I have long argued that the surest way to accelerate public awareness of the poor value we get from our healthcare spending is to enact universal healthcare with modest reforms now. “Modest” means the most delivery system reform that providers, insurers and pharma will accept without tanking universal healthcare. At best, these lobbies will allow reforms that make universal healthcare revenue neutral, and probably not even that. But we should take such a deal to start, because with the additional taxes, paid mostly by those with incomes in the top 30%, and with the new premiums that the uninsured will be forced to pay, there will be a shock that will make more of the public look for answers to high costs. Also, conservatives will be less likely to defend the system and more likely to see it as wasteful now that government subsidies are more strongly associated with it. And liberals will no longer need to obsess about universal healthcare and can focus on making the system more affordable, and the fact of universal coverage will lessen the anger at insurers that leads to scapegoating and allow more focus on the causes of 80% or more of our poor bang for the buck that lie with the providers and suppliers of care.
That’s not to say that we shouldn’t try to reform, say, the Medicare payment system now. It is to say that we shouldn’t tie the fate of a universal healthcare bill to it, and that when it comes time to expend limited political capital the smarter move is to spend it on getting universal healthcare first. Once that is in place, the game changes and it will be easier, not harder, to reform Medicare’s payment system and make other changes such as reducing volume-based payments and mandating evidence-based medicine.

Guest
Jan 1, 2009

Well, heck. I hadn’t got through the book yet, hadn’t even gotten to the unveiling of Fannie Med (love that), but I’d already wondered “So what’s to keep the lobbyists from doing again what they did before?”
What do you think it’s going to take? A really massive uprising of some sort? Some game-changing set of rule changes? Is that unlikely or even impossible?

Guest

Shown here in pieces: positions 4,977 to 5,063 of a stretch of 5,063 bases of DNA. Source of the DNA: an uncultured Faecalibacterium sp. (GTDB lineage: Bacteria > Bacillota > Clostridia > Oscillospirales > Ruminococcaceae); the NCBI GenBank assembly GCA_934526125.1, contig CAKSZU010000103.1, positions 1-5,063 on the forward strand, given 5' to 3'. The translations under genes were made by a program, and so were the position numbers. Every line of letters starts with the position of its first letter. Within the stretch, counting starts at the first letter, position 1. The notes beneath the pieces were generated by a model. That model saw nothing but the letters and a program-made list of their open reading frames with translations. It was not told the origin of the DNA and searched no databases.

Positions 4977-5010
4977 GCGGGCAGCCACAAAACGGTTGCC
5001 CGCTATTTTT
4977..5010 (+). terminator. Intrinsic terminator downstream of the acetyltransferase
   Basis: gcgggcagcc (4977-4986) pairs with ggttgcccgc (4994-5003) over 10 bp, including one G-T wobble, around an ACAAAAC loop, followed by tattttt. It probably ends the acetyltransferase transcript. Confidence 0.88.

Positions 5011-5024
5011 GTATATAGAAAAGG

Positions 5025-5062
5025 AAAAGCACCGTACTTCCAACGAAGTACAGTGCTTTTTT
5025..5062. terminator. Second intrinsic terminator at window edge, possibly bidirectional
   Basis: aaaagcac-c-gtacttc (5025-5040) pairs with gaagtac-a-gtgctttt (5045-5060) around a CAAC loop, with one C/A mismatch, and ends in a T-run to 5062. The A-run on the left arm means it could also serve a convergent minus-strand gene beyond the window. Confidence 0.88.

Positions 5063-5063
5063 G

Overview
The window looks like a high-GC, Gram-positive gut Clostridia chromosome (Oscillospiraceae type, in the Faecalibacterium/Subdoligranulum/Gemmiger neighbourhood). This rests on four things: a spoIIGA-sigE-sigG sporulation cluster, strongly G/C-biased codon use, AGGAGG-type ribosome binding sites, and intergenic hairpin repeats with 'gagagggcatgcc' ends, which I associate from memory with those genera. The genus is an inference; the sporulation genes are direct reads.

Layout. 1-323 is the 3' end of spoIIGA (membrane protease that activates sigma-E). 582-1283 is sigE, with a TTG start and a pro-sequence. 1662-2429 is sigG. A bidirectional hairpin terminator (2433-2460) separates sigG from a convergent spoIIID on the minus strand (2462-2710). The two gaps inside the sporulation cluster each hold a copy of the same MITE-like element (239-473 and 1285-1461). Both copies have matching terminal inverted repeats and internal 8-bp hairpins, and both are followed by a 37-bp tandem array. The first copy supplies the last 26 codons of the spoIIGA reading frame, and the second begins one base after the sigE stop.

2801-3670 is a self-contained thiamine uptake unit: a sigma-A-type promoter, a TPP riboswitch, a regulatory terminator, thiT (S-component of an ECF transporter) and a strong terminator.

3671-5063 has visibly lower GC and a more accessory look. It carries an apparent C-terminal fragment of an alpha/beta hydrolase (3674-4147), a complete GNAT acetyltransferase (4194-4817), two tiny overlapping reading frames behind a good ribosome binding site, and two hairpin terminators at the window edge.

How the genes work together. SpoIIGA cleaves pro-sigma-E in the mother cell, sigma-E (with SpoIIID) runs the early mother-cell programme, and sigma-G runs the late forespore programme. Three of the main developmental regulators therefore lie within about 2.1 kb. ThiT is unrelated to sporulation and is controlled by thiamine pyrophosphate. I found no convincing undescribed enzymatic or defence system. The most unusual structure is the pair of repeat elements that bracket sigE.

Jan 1, 2009

Thanks to those who sent private notes.
> no chance that the public and many finger-to-the-wind
> politicians will support reforms that require …
> lower revenues in real terms for providers
I’ve only begun studying the HC system this year, but this one strikes me as both a massive reality and a big challenge: by the time we get our costs under control, we’ll be spending a lot less money (duh?), and a whole lot of people are going to have to find work elsewhere.
It’s not as bad as it might look, though, because a fair amount of the spending will go back into care for the millions of people who today are getting absolutely screwed by lack of care, going into bankruptcy, dying, and so on.
I’m no Matthew when it comes to wonkishness but it’d be horribly inhumane if we asserted this mess is unsolvable.
I myself have never been denied care but over the years I’ve experienced all the other economic injustices and stupidities of today’s system. It’s insane and sometimes terrifying. If you yourself haven’t, please go find one of the horror story people and talk to them.

Guest
Jan 1, 2009

jd-
I definitely agree that the public needs education.
The basic message: “More care is not necessarily better care; it may even be hazardous to your health.”
But I do not agree that “the Obama administration will have to consciously set out to undermine the public’s faith that their providers are acting in their best interest, or even that most providers interests are very closely aligned with patient interests.”
First of all, we do not want to t undermine trust between patient and doctor. Without trust, you don’t have a profession, simply an industry.
Moreover, driving a wedge between doctors and patients on the issue of health reform is a terrible idea.. Many doctors are the allies of progressive reform; and they understand the problem of waste in the system as well as you or I do.